September 18, 2021

What Does a Firefly Behavioral Health Specialist Do?

Mental health plays an enormous role in overall health. While it’s often viewed as being separate from physical health, the two are actually closely related and can impact one another — positively and negatively.

At Firefly Health, we believe that mental health is as important as physical health and that helping our patients maintain good mental health is crucial to keeping them healthy overall. That’s why we integrate behavioral health care directly into our primary care model by screening patients regularly for common mental health conditions and including a behavioral health specialist on all of our patients’ care teams.

Meet Bryna Hacket, one of our amazing behavioral health specialists. Read on to learn more about her background, her role at Firefly, and how she helps keep our patients feeling mentally healthy!

What’s your role at Firefly Health & what does it encompass?

I am a Behavioral Health Specialist and a licensed clinical social worker (LICSW) by training. I work with patients that have been referred to me by their clinicians to help meet their stated goals related to depression, anxiety, psychosocial stressors, and other behavioral health conditions. I also provide clinical insight to my care team members related to diagnosis and treatment plans, goals, and outcomes.

What’s your background?

Before joining Firefly in June 2020, I was a clinical manager at a large behavioral health organization for several years. Prior to that, I was a clinical manager at an HIV/AIDS organization and was a psychotherapist at the same organization for three years before transitioning to that role.

Why did you pursue a career as a licensed clinical social worker?

I originally wanted to get my Masters in Public Health, but after talking to a friend about social work and researching the field and its Code of Ethics, I decided to change course. Social work is a human rights profession whose core values are service, social justice, dignity and worth of the person, importance of human relationships, integrity, and competence. These values aligned with mine, so I decided to take the plunge.

Why do you work for a primary care practice instead of a mental health practice?

I decided to work at a primary care practice that integrates behavioral health into their care because it allows for holistic care, which addresses the whole person, including their mental health. I believe that by integrating behavioral health into primary care, there is a reduced chance that patients will fall into the disconnected space between and not receive the care they need on either side.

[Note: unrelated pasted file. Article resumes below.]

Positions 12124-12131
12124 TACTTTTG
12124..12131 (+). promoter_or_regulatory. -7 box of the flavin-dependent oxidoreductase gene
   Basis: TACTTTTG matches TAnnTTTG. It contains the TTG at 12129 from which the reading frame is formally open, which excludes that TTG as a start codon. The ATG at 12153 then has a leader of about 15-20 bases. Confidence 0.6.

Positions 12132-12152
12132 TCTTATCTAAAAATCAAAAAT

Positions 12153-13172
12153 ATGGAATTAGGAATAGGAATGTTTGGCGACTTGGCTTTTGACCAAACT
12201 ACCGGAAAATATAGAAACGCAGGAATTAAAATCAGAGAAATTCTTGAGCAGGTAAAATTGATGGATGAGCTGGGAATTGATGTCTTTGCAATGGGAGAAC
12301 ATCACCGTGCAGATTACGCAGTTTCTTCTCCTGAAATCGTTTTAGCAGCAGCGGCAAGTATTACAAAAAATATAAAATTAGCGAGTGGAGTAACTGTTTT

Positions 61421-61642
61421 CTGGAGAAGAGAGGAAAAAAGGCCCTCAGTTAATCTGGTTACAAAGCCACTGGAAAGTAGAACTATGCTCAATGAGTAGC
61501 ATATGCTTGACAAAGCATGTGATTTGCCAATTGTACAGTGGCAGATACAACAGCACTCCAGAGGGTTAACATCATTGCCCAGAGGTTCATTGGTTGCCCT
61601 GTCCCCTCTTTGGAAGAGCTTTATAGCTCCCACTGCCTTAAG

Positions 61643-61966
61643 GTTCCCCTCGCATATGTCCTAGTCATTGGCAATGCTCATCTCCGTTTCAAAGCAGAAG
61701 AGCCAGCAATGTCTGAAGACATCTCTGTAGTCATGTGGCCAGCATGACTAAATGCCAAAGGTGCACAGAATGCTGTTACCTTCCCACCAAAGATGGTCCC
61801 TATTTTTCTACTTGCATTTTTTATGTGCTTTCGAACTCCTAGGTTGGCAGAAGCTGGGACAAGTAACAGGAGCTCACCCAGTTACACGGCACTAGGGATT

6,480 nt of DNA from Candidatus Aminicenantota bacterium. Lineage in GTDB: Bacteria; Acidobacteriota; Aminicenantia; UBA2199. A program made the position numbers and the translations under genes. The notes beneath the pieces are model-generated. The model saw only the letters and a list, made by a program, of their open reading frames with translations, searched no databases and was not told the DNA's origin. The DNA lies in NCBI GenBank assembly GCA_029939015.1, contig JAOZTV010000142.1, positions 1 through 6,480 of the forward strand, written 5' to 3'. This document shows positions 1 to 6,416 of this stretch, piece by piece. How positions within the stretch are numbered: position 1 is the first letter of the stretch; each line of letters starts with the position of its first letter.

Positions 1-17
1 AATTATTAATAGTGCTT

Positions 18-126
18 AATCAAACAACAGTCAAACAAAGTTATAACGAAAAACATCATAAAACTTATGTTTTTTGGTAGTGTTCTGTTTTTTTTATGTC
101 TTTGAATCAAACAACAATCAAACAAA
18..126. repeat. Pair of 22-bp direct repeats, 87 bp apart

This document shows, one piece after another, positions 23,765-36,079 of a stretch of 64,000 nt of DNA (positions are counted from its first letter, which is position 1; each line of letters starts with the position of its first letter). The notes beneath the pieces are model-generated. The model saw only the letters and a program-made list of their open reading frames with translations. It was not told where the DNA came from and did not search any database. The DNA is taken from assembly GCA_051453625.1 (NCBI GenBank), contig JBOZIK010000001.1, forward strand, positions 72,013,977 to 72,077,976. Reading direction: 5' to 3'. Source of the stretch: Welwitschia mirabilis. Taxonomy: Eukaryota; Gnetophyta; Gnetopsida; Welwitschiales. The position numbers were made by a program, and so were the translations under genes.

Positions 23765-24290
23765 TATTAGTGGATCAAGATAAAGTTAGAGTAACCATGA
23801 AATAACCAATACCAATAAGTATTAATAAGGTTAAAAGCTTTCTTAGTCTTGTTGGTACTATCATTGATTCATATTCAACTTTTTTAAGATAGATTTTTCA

What are the most common behavioral health issues you see in patients?

I most commonly work with patients to help them navigate depression (situational and clinical) and anxiety.

Situational depression can happen to anyone at any age and occurs when someone has a hard time coping with a major change or event. It often goes away in time, especially if the affected individual is able to talk about the issue. Clinical depression can look similar to situational depression and can often occur when situational depression goes untreated. It is a common and serious medical illness that negatively affects how you feel, the way you think and how you act.

Generalized anxiety disorder (GAD) is characterized by persistent and excessive worry about a number of different things, even when there is little or no reason to worry about them. People with GAD find it difficult to control their anxiety and stay focused on tasks.

How long do you typically treat patients with behavioral health conditions? What do you do if someone needs long-term management or medication?

Firefly offers short-term solution-focused therapy with up to seven visits with a behavioral health specialist. If long-term psychotherapy is recommended, we provide a referral to a community psychotherapist. If medication is a consideration, we recommend having a conversation with your clinician to discuss options.

What’s one thing you would tell a patient who’s struggling with their mental health?

It can feel scary and isolating when you are struggling with your mental health and sometimes asking for help can feel even scarier. Asking for help will not immediately improve your mental health or even make you feel better, but it is the first step forward in your path of healing.

Your Firefly care team is here to help

There's no shame in seeking guidance and support to improve your mental health. From medications to supporting changes to your habits and lifestyle, we're here to help you work towards a full recovery. If you’re struggling with a mental health condition, consult with your care team today through the Firefly app. Not a member yet? Get started by signing up below, take our quiz, or call us at (855) 869-9284.

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